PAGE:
Giant robot fights sounded cool in theory, but in reality they were a little… underwhelming. But there's another robot fighting league in the works by Chinese company GJS, and it's one that the average joe could participate in. Meet Geio, an app-controlled battlebot that you drive from a first-person view to duke it out in a kind of robot laser tag match. New Atlas took one of these robots for a lonely test drive.
Geio follows in the footsteps of GJS' previous fighting robot, Ganker, but the new model seems like a streamlined, more accessible version. The two droids have the same four-legged stance and general design, but where Ganker was about hand-to-hand combat with swords and clubs, Geio is built around a longer-range fighting style.
Straight away that means Geio needs less moving parts than its predecessor, but that doesn't come at the cost of maneuverability. The wheels on each of its four legs are omnidirectional, complete with perpendicular rollers in a clever stroke of engineering. That means that while the robot is moving forwards or backwards, it can also roll sideways at the same time, allowing it to strafe or change direction in a heartbeat.
Mounted atop this nimble base is a turret with a chaingun, a camera and an LCD "face." Within a fairly limited window the head can be aimed up, down, left and right, pointing an infrared beam with it to "shoot" at other Geio bots, which detect the hits through infrared sensors in their knees.
The LCD screen displays a face that's supposed to reveal the robot's emotions, but in our experience that's mostly limited to a lot of winking. The camera lets users drive the contraption through its own eyes, with a first-person feed popping up on their smartphone screen. This is overlaid with controls to steer, rotate the bot's angle and aim the turret.
Through the camera the robot is also equipped with a visual recognition system that can identify enemies, teammates, powerups and apparently even human faces. Geio can not only identify other Geio robots but also the Ganker models, and to grant powerups GJS includes boxes called "totems," which work kind of like QR codes. By pointing the camera at one face of the box, the visual system can recognize what the symbol means and, for example, give the robot a new type of weapon or restore some lost health points.
Geio comes ready with four game modes. Royal Duel is a one-on-one battle, where pairs of robots fire on each other to drain their opponent's health to zero. Attack and Defense is a team battle over designated territory, where the attackers are trying to scan totems while the defenders aim to keep them away. To keep things interesting, each team has different abilities: the attackers have less health points but can zip around fast, while the defenders have more health and stronger weapons. The trade-off is that the defending bots can't move, other than turning on the spot.
Scavenger Hunt Race involves two teams racing to find the treasure, which again takes the form of scanning totems. And finally there's an old-fashioned Speed Race, complete with a Mario Kart-style twist in the form of weapons.
As fun as all that sounds, unfortunately we didn't get a chance to try everything out. Our early-access version of the Geio app only had the basic Duel mode enabled, and even then we only had a single robot to play with, so we couldn't get the full experience.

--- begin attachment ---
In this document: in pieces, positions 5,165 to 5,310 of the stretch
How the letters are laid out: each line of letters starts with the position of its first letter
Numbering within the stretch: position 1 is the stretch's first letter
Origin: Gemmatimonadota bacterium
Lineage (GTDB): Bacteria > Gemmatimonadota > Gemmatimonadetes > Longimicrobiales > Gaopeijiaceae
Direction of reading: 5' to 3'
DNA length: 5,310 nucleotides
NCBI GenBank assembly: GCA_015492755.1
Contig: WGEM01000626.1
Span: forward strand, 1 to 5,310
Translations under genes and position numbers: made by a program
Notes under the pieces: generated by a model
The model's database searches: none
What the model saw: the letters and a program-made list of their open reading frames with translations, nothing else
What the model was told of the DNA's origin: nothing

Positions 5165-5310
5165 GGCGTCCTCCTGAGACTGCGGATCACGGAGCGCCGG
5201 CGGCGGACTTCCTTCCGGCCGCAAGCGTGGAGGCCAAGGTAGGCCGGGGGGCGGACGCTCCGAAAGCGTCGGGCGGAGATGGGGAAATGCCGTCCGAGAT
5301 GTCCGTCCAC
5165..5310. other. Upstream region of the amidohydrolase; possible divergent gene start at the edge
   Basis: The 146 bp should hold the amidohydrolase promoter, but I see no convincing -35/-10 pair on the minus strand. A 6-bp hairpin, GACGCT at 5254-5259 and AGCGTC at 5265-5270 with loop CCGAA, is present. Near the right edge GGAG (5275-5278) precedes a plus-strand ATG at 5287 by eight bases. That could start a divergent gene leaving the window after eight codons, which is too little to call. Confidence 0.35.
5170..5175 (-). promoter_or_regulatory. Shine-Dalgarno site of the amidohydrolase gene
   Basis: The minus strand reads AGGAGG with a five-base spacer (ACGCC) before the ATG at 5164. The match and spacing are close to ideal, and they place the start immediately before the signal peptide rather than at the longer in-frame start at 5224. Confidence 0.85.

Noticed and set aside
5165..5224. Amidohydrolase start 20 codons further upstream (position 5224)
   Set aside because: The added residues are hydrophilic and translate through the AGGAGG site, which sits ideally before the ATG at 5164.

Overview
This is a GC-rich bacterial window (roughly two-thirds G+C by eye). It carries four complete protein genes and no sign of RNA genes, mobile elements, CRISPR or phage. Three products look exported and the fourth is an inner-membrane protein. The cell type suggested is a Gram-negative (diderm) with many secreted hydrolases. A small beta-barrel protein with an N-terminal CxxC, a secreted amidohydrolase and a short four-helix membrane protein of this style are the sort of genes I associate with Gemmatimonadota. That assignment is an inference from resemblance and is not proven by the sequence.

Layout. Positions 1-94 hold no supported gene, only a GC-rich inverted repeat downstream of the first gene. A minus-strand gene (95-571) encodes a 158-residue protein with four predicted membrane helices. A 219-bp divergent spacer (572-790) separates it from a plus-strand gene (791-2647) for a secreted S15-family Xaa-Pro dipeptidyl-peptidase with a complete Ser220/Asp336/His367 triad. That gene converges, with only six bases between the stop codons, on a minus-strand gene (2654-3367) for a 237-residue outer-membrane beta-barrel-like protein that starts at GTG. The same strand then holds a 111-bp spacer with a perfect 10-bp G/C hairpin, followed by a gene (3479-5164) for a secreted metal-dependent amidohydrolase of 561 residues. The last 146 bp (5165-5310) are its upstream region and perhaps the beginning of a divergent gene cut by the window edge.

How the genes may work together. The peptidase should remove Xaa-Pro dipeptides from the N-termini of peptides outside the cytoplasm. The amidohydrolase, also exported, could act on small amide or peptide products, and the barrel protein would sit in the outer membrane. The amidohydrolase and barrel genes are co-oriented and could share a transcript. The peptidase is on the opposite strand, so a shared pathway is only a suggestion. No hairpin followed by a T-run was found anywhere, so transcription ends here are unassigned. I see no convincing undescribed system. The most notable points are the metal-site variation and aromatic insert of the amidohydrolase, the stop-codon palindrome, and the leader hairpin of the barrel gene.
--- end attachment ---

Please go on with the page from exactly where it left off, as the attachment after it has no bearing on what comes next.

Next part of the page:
That said, the impressive tech in there makes even the basics of driving the robot around far more intuitive than something like Sphero. Geio can take off at speed and turn on a dime, and it's immensely satisfying to be able to pull off a string of movements like strafing left while firing your gun forwards, then immediately doing a 180 and retreating to a safe distance.
Not that we got to that skill level straight away. It took a bit of practice first, after learning the basics of getting around. Here's a hot tip: maybe try starting out in a large empty space first, with as few obstacles to crash into as possible. In our experience, even something as small as a cable on the floor presents an unclimbable hurdle. Tiled floors were also a bit of a challenge, with the robots' back legs skidding out in front and messing up its trajectory, but again, maybe this just takes more practice. The wheels can handle carpet effortlessly though.
Scanning the totems takes about five seconds or so, and we aren't sure whether that's a bug or a feature. It's a pretty reasonable amount of time for the system to work its magic, and in the heat of battle we feel like it would probably add some tension and strategy to the game: since scanning totems leaves you a sitting duck, you'll have to time it just right.
All up, our limited hands-on session with Geio left us impressed and wanting more. With only one of the bots to play with we can't fully comment on how well it all works in team play, but at this early stage all the ingredients seem to be there for a really great multiplayer game. In the long run, GJS seems to have plans to set up a robot fighting league, and it's already made a start with the Ganker robots.
GJS is currently seeking funding for a production run of Geio on Kickstarter, and already the campaign has more than doubled its US$30,000 goal with 18 days remaining. Pledges begin at $109 for a single robot, but since it's designed to play with friends there's a two-pack for $209 and a four-pack for $399. If all goes to plan, GJS says it will ship the robots as early as February next year.
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